I find this particularly amusing, given that Shang et al bent over backwards not to oversell their results or to make more of them than they show. For example, this is what they said about their results:

We emphasise that our study, and the trials we examined, exclusively addressed the narrow question of whether homoeopathic remedies have specific effects. Context effects can influence the effects of interventions, and the relationship between patient and carer might be an important pathway mediating such effects.28,29 Practitioners of homoeopathy can form powerful alliances with their patients, because patients and carers commonly share strong beliefs about the treatment’s effectiveness, and other cultural beliefs, which might be both empowering and restorative.30 For some people, therefore, homoeopathy could be another tool that complements conventional medicine, whereas others might see it as purposeful and antiscientific deception of patients, which has no place in modern health care. Clearly, rather than doing further placebo-controlled trials of homoeopathy, future research efforts should focus on the nature of context effects and on the place of homoeopathy in health-care systems.

This is nothing more than a long way of saying that homeopathy is a placebo. However, all the qualifications, discussions of “alliances with patients, and reference to cultural beliefs represent an excellent way to say that homeopathy is a placebo nicely rather than in the combative way that I (not to mention Dr. Atwood) like to affect. One thing I can say for sure, though, is that whatever it is that Lüdtke and Rutten conclude in their study (and, quite frankly, as I read their paper I couldn’t help but think at many points that it’s not always entirely clear just what the heck they are trying to show), it is not that Shang et al is invalid, nor is it evidence that homeopathy works.

Indeed, the very title is misleading in that what the study really does is nothing more than to reinforce the results of Shang et al, looking at them in a different way. Indeed, the whole conclusion of Lüdtke and Rutten seems to be that Shang et al isn’t as hot as everyone thinks, except that they exaggerate how hot everyone thought Shang et al was in order to make that point. That’s about all they could do, after all, as they were about as successful at shooting down Shang et al through reanalysis of the original data as DeSoto and Hitlan were when they “reanalyzed” the dataset used by Ip et al to show no correlation between the presence of autism and elevated hair and blood mercury levels and then got in a bit of a blog fight over it. Again, whenever one investigator “reanalyzes” the dataset of another investigator, they virtually always have an axe to grind. That doesn’t mean it isn’t worthwhile for them to do such reanalyses or that they won’t find serious deficiencies from time to time, but you should always remember that the investigators doing the reanalysis wouldn’t bother to do it if they didn’t disagree with the conclusions and weren’t looking for chinks in the armor to blast open so that they can prove the study’s conclusions wrong. In this, Lüdtke and Rutten failed.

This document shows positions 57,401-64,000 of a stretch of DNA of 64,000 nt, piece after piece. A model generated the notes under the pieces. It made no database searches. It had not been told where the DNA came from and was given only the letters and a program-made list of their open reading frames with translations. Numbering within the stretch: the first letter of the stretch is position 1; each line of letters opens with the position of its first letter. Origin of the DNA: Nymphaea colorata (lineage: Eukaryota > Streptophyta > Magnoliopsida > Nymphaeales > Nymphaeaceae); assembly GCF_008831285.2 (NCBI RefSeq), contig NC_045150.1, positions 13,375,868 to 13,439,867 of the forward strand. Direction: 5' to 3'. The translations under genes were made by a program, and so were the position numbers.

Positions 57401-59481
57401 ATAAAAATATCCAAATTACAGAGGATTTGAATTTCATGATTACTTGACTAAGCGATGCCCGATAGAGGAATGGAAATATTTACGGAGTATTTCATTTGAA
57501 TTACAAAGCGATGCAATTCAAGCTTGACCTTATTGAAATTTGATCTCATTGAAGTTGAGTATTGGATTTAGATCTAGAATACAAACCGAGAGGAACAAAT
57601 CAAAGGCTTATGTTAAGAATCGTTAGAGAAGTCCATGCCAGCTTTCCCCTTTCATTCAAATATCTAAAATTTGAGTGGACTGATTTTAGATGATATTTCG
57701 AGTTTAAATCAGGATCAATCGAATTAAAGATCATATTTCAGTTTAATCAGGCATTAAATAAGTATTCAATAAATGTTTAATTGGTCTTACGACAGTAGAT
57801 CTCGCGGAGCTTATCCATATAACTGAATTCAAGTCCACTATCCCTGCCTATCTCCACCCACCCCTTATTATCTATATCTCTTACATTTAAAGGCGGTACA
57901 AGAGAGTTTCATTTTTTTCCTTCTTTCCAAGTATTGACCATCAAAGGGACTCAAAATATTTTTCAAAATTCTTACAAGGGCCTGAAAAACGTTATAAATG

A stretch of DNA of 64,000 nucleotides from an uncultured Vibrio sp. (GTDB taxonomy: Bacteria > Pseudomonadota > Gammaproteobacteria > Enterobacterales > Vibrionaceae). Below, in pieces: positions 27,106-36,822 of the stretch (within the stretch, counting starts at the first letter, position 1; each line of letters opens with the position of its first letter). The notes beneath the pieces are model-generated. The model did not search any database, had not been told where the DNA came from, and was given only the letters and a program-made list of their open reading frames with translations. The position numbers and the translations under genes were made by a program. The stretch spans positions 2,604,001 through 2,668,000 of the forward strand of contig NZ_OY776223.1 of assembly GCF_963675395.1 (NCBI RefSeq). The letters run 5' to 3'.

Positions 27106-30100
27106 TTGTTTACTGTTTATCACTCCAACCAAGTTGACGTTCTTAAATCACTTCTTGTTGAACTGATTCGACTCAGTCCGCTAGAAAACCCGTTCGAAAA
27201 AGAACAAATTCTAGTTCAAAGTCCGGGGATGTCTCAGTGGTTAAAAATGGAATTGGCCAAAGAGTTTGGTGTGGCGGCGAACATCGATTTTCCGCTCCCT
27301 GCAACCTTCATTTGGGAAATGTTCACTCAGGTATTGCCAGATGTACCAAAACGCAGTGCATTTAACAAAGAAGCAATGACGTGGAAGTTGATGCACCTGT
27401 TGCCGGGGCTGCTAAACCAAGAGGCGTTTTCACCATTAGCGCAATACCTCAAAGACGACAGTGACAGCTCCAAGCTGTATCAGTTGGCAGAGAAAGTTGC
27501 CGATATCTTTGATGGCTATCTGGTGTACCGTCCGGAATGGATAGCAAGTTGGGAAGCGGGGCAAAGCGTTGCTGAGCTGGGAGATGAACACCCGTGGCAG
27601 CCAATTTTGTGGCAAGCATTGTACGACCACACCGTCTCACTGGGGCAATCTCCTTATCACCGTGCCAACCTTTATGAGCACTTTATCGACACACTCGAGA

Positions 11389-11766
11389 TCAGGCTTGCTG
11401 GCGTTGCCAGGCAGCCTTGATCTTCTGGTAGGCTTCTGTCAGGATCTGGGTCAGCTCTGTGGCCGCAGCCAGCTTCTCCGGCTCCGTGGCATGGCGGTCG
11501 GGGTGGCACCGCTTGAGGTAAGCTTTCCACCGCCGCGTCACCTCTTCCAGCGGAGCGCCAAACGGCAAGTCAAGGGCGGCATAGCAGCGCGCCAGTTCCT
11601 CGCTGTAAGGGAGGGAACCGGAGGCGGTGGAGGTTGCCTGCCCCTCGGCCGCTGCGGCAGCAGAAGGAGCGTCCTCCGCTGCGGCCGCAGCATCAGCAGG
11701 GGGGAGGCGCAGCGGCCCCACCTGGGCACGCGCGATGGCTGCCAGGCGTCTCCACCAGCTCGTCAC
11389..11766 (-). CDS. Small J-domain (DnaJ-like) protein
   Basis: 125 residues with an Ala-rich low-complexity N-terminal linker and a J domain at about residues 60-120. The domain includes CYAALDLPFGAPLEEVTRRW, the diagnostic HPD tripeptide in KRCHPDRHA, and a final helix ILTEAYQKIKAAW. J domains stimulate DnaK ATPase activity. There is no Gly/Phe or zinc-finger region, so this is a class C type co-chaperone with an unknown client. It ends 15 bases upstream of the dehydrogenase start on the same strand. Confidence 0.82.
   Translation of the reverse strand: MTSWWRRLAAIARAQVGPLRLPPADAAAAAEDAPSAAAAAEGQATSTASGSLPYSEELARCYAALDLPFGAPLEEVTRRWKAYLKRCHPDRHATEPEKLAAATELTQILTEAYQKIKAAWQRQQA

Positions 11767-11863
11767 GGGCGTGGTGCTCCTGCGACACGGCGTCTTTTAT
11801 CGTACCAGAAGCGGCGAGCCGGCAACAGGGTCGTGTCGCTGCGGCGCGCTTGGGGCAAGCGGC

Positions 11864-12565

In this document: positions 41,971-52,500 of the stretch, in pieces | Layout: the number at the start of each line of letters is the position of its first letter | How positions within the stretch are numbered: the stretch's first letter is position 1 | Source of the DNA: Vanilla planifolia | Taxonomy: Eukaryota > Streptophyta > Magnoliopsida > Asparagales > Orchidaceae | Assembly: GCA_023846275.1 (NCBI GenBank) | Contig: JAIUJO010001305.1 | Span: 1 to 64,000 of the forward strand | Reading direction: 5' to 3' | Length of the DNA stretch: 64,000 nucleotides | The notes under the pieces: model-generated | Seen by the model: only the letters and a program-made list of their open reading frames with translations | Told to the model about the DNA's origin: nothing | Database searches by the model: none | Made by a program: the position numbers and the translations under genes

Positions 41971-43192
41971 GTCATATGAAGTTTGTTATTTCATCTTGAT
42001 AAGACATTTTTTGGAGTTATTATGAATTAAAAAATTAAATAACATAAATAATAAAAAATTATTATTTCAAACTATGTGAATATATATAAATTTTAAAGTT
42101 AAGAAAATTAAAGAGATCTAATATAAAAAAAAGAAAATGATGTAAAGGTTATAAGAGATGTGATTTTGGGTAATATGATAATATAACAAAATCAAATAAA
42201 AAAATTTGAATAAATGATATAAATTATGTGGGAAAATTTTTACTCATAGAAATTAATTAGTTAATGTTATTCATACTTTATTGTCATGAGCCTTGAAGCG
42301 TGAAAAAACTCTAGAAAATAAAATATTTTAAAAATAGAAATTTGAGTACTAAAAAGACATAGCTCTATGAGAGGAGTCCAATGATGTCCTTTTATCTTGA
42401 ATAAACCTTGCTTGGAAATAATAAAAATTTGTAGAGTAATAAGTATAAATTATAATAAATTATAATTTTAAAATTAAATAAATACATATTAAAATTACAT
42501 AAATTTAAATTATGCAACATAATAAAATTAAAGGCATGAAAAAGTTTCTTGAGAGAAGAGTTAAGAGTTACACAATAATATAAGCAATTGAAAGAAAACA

The inadvertent usefulness of homeopathy trials to science-based medicine

Viewing the big picture, I suppose I can say that there is one useful function that trials of homeopathy serve, and that is to illuminate the deficiencies of evidence-based medicine and how our clinical trial system works. Again, the reason is that homeopathy is nothing more than water and thus an entirely inert placebo treatment. Consequently, any positive effects reported for or any positive correlations attributed to homeopathy must be the result of chance, bias, or fraud. Personally, I’m an optimist and as such tend to believe that fraud is uncommon, which leaves chance or bias. Given the known publication bias in which positive studies are more likely to be published and, if published, more likely to be published in better journals, I feel quite safe in attributing the vast majority of “positive” homeopathy trials either to bias or random chance. After all, under the best circumstances, at least 5% of even the best designed clinical trials of a placebo like homeopathy will be seemingly “positive” by random chance alone. But it’s worse than that Dr. John Ioannidis’ groundbreaking research tells us is that the number of false positive trials is considerably higher than 5%. Indeed, lower the prior probability that a trial will show a positive result, the greater the odds of a false positive trial become. That’s the real significance of Ioannidis’ work. Indeed, a commenter on Hawk/Handsaw put described very well how homeopathy studies illuminate the weaknesses of clinical trial design, only not in the way that homeopaths tell us: